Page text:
Julia & Roem by Enki Bilal - 8 - Incredibly lovely as always, in this entry I found the in-story confusion with Shakespeare compelling.  Some characters feel it, to varying degrees, some don't seem to.  The odd instances of fantasy polar confusion of polar bears and penguins (as also in the finale of Animal'z, hard to believe that was well over a year ago) and a random guy finding a random fish in the last panel, added to the mystery for me.


The Artist's Studio with Mimi Scholz - 7 - I quite enjoyed the fantastical imagery and detailed execution.  I would enjoy her work in a story, but that doesn't look like it's her thing.  With a nice interview with Ms Scholz that provides insight to her process.


The Key by Massimiliano Frezzato - 7 - A lovely rendering of what appears to be two lovers holding each other in their hearts.  The metaphor of sitting on animals shooting arrows across distances is sort of opaque, and the pairing of a grizzled middle-aged guy and a very young-looking girl is somewhat concerning, but it looks nice and I still liked it.


Time Served by Kyle Charles, Michael Moreci, David Croteau, Ryan Ferrier - 6 - Dystopian future prison break.  There's some nice-looking comic fun in there, though the panels and details are so small it can be hard to make out. 


The 49th Key Part Eight by Erika Lewis, J.K. Woodward - 6 - Bodi finds his home (apparently) in a polar volcano.  So bad guys' guns can fall into lava it seems.  I can only imagine all the actors on green screen sets and the enormous list of CGI credits this would take to be the movie it so wants to become.  And it's not done yet.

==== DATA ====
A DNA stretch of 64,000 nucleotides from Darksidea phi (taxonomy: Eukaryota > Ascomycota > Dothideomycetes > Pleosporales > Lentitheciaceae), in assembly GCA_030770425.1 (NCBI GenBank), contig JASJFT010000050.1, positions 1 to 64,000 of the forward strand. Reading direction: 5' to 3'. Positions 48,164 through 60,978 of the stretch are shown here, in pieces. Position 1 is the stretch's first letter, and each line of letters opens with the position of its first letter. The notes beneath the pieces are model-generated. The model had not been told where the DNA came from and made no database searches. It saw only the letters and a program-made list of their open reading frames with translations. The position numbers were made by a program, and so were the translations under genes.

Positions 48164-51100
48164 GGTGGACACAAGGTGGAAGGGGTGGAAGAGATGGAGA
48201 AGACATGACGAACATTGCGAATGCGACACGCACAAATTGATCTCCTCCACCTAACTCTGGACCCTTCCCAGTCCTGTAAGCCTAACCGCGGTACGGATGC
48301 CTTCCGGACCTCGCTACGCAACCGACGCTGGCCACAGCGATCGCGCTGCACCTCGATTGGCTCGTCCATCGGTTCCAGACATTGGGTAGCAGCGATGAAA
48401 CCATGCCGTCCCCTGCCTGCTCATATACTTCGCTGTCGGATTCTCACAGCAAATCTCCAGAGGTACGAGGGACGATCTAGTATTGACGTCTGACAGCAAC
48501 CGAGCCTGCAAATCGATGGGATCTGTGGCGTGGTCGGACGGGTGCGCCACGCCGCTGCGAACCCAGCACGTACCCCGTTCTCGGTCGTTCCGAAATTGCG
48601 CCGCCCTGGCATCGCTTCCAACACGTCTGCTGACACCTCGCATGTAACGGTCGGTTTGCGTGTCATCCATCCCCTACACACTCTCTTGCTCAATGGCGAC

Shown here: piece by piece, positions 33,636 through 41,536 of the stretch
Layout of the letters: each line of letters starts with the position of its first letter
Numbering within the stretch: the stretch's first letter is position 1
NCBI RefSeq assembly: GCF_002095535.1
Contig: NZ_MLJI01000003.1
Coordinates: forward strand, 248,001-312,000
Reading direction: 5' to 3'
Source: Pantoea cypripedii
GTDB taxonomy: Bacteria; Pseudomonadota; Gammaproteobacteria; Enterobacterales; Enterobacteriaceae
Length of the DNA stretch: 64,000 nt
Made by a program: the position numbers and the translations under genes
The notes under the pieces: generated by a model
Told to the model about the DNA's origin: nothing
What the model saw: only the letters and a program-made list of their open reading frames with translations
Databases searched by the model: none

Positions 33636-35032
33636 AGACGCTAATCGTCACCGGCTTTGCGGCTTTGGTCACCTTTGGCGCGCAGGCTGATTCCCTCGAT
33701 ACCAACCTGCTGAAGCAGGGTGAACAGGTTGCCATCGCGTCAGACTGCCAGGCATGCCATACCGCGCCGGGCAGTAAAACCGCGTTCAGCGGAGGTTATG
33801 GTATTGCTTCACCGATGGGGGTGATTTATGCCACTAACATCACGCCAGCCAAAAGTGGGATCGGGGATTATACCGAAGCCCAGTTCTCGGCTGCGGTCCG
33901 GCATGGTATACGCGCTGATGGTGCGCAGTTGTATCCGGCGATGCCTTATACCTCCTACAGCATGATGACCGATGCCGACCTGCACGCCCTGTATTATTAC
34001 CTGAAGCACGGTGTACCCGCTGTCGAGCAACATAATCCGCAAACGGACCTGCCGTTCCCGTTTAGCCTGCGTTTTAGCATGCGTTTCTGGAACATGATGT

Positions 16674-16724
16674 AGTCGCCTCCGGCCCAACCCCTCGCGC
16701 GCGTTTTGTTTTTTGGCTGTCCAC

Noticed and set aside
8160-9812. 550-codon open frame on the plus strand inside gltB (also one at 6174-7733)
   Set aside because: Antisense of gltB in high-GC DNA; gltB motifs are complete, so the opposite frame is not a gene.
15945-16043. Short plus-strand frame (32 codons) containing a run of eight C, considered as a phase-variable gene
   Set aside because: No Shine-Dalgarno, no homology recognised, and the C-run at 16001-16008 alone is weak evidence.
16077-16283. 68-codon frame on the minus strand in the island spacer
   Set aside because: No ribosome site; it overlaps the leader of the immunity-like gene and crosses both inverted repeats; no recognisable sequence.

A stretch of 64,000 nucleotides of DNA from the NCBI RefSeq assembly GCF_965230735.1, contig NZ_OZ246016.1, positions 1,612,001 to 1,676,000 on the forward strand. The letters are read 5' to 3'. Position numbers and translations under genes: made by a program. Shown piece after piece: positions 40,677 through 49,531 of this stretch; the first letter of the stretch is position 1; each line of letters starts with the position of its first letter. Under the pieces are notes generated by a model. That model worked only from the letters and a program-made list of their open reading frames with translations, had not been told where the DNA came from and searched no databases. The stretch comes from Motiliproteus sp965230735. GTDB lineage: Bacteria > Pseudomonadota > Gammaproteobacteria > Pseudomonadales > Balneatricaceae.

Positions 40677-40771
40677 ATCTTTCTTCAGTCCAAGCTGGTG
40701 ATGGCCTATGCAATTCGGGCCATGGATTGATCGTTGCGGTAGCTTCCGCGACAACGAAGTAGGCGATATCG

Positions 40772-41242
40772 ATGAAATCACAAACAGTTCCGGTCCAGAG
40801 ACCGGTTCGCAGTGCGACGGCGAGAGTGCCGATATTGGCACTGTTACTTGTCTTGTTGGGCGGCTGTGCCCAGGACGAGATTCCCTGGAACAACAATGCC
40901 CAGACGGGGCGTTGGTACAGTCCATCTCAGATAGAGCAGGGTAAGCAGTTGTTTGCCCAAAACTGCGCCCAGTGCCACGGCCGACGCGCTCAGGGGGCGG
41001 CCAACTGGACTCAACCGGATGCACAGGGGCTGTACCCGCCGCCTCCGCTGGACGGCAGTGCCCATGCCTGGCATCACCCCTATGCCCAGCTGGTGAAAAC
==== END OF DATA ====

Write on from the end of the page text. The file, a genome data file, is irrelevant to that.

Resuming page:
An ad for a "Cold Waves V" music fest thing in Chicago in September?  Why?  I wondered, until I saw a "DJ Aeon Fox" noted for one of the shows.  Who happens to be name checked in Mr Morrison's editorial as his "nearest and dearest".  So, if you're the new editor of a mag, why not promote your darling's show?


Magic Words by Eric M. Esquivel, Scott Godlewski, Ryan Cody - 6 - a one page speculation on the nature of reality.  I thought it was a thought-provoking idea, that I would have liked to see realized in more depth.


The Century Guild - A Curated Gallery by Thomas Negovan - 6 - an article about an art gallery in Los Angeles.  Featured is Gail Potocki, whose name I thought I recognized from other work in HM, but all I found was that she did an alternate cover for this issue #280.


Fiendy by Gary T. Becks and David Paul - 7 - I like Fiendy, it's very silly and fun, and looks good.  This is perhaps not my favorite one, but I still liked it fine.


Lepidopteran by Emilio Balcarce and Gaston Vivanco - 6 - A fighter jet encounters a foe it can't destroy.  The drawing can be good, the dialog is especially badly translated, and I've seen the alien bug collector ending before.  I wonder if the five blue planes are a Bermuda Triangle reference.


Salsa Invertebraxta by Mozchops - 6 - An insect story set in a jungle world.  The art can be very nice, though it goes dark and murky for the second half.  The dialog is some hipster poetry of some sort, telling some story about the impermanence of existence I think.  It says part one of six, so I'll see if this goes anywhere I like.


An ad for the Century Guild Museum of Art, and then a couple pages of HM comics ads, a notice of the next issue on sale June 29, and then a back cover that's art and ad at the same time.  So I had fun with this issue and I'll look forward to getting the next pretty soon.





No comments:

Post a Comment